As civil unrest flared across the United States following the police killing of George Floyd in Minneapolis, videographers and photojournalists—both professional and amateur—found themselves targeted by police for arrests, beatings, and harassment. Increasingly, journalists on the scene of civil unrest rely on smartphones as their primary tool for gathering and disseminating news. The advent of “smartphone journalism” presents an evolving set of legal and technological questions: Under what circumstances could a police officer compel a journalist to surrender and unlock a smartphone, and are some security measures more durable than others in standing up to a demand that might compromise confidential newsgathering materials? In short, how can mobile
journalists most effectively use technology and the law to keep their confidences secure at a time when confrontations with police are increasingly routine and predictable? This Article attempts to answer that question.
Courts overwhelmingly agree that the First Amendment protects the right to record police activity in public spaces. But it is less clear whether and under what circumstances journalists have a constitutionally protected right to resist having their work product searched when they are eyewitnesses to potential criminal activity, such as looting or throwing objects at police. The first generation of “smartphone law” cases has produced diverging results: Some (but not all) judges regard the compelled unlocking of a secured device as implicating Fifth Amendment safeguards against selfincriminatory testimony, as well as Fourth Amendment guarantees against unreasonable search and seizure. A little-known federal statute, the Privacy Protection Act (“PPA”), provides an additional potential layer of protection—or after-the-fact recourse—for a journalist who is subjected to an intrusive search for unpublished work. However, a recent court interpretation threatens to undermine the reliability of PPA protection when journalists are not just witnesses but also arrestees.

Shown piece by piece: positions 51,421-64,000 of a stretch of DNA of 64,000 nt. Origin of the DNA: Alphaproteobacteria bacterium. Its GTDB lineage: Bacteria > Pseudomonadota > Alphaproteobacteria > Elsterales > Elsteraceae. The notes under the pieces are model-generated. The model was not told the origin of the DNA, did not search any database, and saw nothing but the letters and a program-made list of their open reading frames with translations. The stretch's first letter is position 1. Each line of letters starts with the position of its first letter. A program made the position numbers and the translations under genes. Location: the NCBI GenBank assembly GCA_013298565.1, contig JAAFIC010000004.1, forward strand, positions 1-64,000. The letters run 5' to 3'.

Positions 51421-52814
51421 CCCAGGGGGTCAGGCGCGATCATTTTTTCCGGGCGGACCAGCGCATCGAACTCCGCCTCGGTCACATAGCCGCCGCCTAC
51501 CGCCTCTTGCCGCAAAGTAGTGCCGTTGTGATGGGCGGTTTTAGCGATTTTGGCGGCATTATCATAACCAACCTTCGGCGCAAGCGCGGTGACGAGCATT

This Article surveys the landscape of constitutional and statutory claims that might apply when a journalist is confronted with a demand to decrypt a smartphone for police inspection. Additionally, this Article examines the pro-and-con arguments for the two primary security methods—alphanumeric passcodes and biometric locks—and how courts have treated those unlocking methods for Fourth and Fifth Amendment purposes. Lastly, this Article concludes that journalists assigned to scenes where clashes between police and protesters are foreseeable should anticipate facing a demand to surrender a phone—or face an arrest—and take precautions, knowing that after-the-fact damages as remedies against police are, after the Supreme Court’s recent ruling in Nieves v. Bartlett, increasingly unreliable.
Author: Frank D. LoMonte and Philip J. Sliger
Volume 23, Issue 2